It isn’t unusual for a cruise ship not to complete its advertised itinerary. The reasons for this are wide and varied:
- Port closures (strikes/disasters/civil unrest)
- Onboard medical emergencies
- Mechanical failures
- Late supplies or people
- And occasionally things like pirates or volcanic eruptions,
But the most common is the weather. Strong winds or large waves can happen anywhere (often with little warning) meaning the ships can’t travel as fast or physically can’t get near enough to the dock. Sometimes the company will find an alternative port or change the order but more often than not, we simply have an extra sailing day.
Whenever this happens, a conspiracy theory goes round that the company doesn’t want to dock as they make more money when people are onboard spending their money in the shops. Actually, this is untrue. The huge mark up they make from selling tours vastly outweighs the takings on souvenir t-shirts. One extra sea day isn’t such a problem. Most passengers are supportive. Loosing more than one port day is a disaster. However this is nothing compared to the catastrophe of missing a turnaround day.
Turnaround day is when the cruise ends and the passengers leave. It is also the same day when the next cruise starts. Many people think there are days in between but the reality is often less than an hour. In that time the entire ship needs cleaning, all the food and supplies need loading plus sorting out ten thousand suitcases lined up on the pier. Any delay on turnaround day means not only an avalanche of complaints but also throws the next port out too. Which brings me to the Port of Houston.
For those unfamiliar with the gigantic state of Texas, it is almost triple the size of the UK with just over half the UK population. It is enormous. So a port near its biggest city is a major draw. Not having to take a plane is a major plus for all of us. However, the Port of Houston is not actually by the open sea, it is more than 50 miles away.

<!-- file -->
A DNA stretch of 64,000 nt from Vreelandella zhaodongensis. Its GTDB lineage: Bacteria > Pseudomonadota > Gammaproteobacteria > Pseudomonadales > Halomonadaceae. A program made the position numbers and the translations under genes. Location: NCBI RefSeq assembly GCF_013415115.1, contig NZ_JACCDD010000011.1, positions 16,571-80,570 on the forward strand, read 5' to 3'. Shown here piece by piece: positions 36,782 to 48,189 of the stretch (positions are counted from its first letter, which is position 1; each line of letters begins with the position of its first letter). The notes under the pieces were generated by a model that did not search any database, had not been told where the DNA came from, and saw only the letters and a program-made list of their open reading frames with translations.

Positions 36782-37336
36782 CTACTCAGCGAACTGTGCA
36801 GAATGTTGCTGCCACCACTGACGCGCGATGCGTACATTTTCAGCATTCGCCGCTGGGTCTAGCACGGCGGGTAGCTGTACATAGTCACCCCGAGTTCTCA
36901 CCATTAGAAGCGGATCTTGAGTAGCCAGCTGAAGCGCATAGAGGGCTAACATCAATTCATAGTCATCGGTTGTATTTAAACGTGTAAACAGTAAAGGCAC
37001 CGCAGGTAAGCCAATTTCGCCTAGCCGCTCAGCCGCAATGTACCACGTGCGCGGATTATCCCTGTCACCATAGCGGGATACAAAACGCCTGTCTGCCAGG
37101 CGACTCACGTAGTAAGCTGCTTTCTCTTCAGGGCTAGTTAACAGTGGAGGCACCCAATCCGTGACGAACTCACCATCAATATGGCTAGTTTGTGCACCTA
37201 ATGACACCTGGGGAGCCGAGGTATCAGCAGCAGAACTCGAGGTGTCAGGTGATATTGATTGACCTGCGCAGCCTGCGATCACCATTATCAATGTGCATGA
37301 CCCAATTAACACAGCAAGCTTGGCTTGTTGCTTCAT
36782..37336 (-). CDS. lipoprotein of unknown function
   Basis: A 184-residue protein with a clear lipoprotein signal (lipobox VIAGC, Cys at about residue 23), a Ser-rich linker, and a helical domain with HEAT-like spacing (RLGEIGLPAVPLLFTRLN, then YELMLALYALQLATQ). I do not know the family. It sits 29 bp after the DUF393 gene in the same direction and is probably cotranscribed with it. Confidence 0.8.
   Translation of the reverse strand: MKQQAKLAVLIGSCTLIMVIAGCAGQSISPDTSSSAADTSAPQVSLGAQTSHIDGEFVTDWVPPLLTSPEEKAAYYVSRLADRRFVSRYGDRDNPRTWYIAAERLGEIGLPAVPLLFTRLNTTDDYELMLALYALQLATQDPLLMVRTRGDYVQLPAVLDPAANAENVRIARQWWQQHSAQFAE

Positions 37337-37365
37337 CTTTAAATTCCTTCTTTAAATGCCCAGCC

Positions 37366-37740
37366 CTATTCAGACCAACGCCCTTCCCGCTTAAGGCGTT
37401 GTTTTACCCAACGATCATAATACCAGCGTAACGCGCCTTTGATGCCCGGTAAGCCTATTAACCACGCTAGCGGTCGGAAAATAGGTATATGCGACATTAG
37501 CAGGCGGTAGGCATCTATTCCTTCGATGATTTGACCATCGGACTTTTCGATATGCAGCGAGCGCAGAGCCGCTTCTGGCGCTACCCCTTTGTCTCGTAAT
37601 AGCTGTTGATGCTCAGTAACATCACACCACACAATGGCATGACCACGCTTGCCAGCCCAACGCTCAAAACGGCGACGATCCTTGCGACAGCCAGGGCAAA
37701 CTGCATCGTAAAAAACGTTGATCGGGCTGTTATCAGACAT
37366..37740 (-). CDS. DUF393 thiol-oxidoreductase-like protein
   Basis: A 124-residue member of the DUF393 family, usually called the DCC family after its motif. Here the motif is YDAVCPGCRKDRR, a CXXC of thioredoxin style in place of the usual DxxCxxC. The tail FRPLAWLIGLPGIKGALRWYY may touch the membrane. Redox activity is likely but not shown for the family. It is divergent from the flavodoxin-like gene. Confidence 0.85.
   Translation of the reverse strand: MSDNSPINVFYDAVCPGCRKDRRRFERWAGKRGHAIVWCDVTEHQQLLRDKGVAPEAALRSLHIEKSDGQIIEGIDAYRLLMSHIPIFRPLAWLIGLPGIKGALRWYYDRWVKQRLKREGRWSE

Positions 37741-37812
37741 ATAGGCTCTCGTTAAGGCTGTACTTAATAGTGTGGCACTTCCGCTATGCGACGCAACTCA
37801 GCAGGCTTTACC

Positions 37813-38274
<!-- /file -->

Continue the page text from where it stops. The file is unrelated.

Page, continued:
To solve this obvious geographic problem, a narrow channel has to be navigated to allow the ships to reach their final destination. Well, unless it is foggy. In the event of fog, the coastguard closed the channel and we have to sit and wait. The problem with fog is, it is unpredictable and notoriously hard to forecast. Sometimes we would be waiting for a few hours, other times it was days. How long would it last? Nobody knows. We couldn’t go anywhere else as our supplies (and next set of passengers) were on the dock waiting for us.
Our passengers had booked a seven day break and because of the fog, it would turn into 8, 9 or maybe ten days. Lucky them, except the ones who had to get back to work, or needed to rebook flights multiple times. The really unlucky people were the ones waiting in the car park not knowing when their holiday would begin. Their seven day break might only be four or five days (plus most of the ports would be missed in order to make up time). We were entirely at the mercy of the fog. It was the only topic of conversation for months. There were other problems too, including the chefs having no idea how long the food needed to last (the menus on day nine of the seven-day cruise were a little limited).
This went on week after week for months. Every day multiple people would ask why we don’t go to Galveston instead (a beautiful port town actually on the Texan coastline). The scripted answer was that people liked the convenience of being near the city. The real answer is that the Port of Houston was cheaper to dock at.
In 2016, it was announced that the cruise lines were stopping their visits to the Port of Houston. Can’t say it will be missed…